I have mentioned before a particular fondness for a quote by the British writer E.M. Forster (and of which assumes the title of this post). It comes from his book on writing, Aspects of the Novel, which he penned in 1927. In this particular chapter, Forster is concerned with the subject of plotting and begins the section with a quote from a well-known Greek philosopher:
Character, says Aristotle, gives us qualities, but it is in actions–what we do–that we are happy or the reverse.
Forster then goes on to argue against Aristotle’s position, at least in terms of how it relates to what a novelist is charged with doing: illuminating the subconscious. Instead, he contends, happiness and misery exist inside the individual, a sort of a secret life of which there is no “external evidence”. He suggests that for a novelist to do this well, he must have command over all emotion and know in what direction the story is heading, what to leave in and what to take out.
I believe that, but to get to the point of why I think this is worth sharing on a blog that deals mostly with diabetes and raising a family, I should explain the context from which Forster drew his now famous line. In the chapter, he highlights the plot found in Les Faux Monneyuers, by André Gide, in which one of the characters, Edouard, a novelist, expresses his intent to write a character story about the struggle between reality and what we make of it, or as he puts it, a “slice of life” that leaves nothing out. A story about everything.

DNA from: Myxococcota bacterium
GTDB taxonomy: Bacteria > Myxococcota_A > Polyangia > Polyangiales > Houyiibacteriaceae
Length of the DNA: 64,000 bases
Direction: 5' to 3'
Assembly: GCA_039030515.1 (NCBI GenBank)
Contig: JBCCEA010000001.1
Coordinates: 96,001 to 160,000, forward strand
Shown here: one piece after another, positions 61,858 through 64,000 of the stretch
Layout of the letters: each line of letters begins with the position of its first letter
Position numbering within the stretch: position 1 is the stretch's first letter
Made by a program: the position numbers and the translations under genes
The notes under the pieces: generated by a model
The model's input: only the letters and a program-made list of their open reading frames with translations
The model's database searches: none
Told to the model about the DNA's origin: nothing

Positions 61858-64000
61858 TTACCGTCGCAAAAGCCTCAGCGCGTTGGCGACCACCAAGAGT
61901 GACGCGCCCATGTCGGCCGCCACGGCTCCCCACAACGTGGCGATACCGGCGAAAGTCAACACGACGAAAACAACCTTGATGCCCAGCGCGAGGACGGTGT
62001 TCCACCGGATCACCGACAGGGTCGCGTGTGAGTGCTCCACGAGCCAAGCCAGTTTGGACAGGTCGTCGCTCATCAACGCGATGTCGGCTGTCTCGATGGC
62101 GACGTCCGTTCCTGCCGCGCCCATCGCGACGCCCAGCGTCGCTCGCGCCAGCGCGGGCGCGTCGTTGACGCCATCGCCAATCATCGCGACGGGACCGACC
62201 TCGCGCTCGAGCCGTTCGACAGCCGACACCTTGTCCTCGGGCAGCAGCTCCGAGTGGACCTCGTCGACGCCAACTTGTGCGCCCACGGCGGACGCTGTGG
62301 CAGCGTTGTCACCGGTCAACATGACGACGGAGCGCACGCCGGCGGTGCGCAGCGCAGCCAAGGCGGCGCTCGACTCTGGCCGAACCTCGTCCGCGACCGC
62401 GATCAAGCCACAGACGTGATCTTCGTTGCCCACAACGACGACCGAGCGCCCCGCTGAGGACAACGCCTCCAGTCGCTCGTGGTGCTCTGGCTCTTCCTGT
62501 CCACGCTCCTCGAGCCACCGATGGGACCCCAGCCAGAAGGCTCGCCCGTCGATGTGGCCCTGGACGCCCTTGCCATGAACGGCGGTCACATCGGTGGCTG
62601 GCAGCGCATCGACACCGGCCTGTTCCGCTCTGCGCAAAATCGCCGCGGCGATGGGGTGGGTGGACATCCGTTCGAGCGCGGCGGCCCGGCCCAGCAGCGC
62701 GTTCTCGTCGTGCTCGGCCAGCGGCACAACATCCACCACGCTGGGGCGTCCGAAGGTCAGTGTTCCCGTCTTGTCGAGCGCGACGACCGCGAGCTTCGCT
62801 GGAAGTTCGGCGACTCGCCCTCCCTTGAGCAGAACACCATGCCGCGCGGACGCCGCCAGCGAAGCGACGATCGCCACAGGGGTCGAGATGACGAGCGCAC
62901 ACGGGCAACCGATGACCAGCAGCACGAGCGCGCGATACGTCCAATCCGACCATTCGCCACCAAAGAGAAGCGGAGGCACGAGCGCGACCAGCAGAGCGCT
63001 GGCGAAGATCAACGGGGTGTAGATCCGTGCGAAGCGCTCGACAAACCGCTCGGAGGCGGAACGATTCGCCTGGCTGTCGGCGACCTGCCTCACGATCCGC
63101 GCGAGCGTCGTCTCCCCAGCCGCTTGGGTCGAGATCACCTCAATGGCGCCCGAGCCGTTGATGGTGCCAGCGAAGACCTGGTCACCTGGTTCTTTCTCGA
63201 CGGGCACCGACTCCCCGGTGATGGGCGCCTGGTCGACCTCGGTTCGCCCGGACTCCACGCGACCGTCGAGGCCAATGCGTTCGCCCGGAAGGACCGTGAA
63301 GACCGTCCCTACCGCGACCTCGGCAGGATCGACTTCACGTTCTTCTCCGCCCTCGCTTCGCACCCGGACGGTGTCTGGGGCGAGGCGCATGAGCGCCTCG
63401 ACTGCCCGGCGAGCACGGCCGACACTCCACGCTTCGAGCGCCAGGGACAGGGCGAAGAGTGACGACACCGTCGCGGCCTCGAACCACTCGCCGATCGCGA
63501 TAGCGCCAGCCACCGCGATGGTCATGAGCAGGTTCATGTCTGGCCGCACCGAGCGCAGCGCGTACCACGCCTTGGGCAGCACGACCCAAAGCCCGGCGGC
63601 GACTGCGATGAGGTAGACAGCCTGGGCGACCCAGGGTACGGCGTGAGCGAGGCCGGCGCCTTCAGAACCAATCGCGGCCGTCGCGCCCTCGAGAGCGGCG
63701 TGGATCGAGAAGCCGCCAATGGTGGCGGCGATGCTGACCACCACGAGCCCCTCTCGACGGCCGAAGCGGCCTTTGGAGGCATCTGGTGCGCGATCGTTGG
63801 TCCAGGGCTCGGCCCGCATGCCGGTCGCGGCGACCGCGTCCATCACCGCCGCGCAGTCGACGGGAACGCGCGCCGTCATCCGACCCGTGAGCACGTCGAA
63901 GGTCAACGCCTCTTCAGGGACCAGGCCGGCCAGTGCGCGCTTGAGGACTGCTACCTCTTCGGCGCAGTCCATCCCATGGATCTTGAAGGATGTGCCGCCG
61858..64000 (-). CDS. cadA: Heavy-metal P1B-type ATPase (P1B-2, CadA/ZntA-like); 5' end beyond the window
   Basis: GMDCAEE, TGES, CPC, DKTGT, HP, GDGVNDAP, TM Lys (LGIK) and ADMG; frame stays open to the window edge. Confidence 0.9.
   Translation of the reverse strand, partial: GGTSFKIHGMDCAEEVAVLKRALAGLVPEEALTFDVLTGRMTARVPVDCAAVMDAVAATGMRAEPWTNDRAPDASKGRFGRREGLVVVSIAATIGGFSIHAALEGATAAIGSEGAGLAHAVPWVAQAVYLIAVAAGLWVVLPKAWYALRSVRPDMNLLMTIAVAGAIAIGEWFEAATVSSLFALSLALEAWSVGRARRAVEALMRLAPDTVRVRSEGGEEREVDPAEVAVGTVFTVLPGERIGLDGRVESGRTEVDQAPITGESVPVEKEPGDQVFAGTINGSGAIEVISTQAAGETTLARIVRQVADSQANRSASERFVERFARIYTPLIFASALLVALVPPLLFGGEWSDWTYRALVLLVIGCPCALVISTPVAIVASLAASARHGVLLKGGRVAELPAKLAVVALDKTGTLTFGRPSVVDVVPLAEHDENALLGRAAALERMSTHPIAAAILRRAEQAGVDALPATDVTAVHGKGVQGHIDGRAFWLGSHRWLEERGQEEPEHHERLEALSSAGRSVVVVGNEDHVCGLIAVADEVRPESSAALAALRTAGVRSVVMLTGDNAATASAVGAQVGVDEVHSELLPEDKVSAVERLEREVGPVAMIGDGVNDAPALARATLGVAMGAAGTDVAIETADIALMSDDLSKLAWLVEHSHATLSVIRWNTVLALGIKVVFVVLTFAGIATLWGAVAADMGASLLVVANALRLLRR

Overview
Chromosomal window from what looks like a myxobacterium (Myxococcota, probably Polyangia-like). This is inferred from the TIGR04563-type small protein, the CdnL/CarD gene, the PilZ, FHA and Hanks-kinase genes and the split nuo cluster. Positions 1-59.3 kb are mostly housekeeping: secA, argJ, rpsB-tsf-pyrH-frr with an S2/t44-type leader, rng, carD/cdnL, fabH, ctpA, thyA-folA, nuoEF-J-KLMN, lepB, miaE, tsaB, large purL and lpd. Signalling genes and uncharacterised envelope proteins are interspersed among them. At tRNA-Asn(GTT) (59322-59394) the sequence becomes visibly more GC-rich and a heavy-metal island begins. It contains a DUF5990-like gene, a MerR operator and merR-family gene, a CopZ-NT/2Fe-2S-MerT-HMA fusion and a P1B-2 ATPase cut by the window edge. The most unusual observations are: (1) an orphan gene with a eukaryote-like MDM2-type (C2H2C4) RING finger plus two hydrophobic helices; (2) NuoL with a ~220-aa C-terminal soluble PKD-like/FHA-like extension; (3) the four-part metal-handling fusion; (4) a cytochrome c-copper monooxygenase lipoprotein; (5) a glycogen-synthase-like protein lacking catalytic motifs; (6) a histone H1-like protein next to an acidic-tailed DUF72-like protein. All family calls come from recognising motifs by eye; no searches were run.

“My poor man, you will bore your readers to death,” a friend responds. “And what is the subject?”
“There is none,” Edourdo retorts.
“Have you planned out this book?’
“Of course not…I am waiting for reality to dictate to me.”
If this scene sounds similar you might recall the Seinfeld episode where George proposes to pitch a show about nothing. In Aspects of the Novel, Forster — and to some extent George — uses the moment as a means of suggesting that artists should become mixed up in their work, let it move them along, subdue them and tote them away, as it should the observer. The problem that Jerry points out, as does Edouard’s companion, is that truth in life and truth in art are not identical. All that is prearranged, Forster suggests, is false.
It’s a fact that he finally illustrates with the anecdote of an old lady who stood accused of being illogical. “Logic? Good gracious! What rubbish!” the lady exclaimed. “How can I tell what I think till I see what I say?”
This is, of course, at the center of what many of us who write about living with diabetes are after. To cut open, peel back and lay bare the truth of what life is like for us, to make sense of it and embrace it. To not let it hold us back. After all, to quote E.M. Forster once more, We must be willing to let go of the life we have planned, so as to have the life that is waiting for us.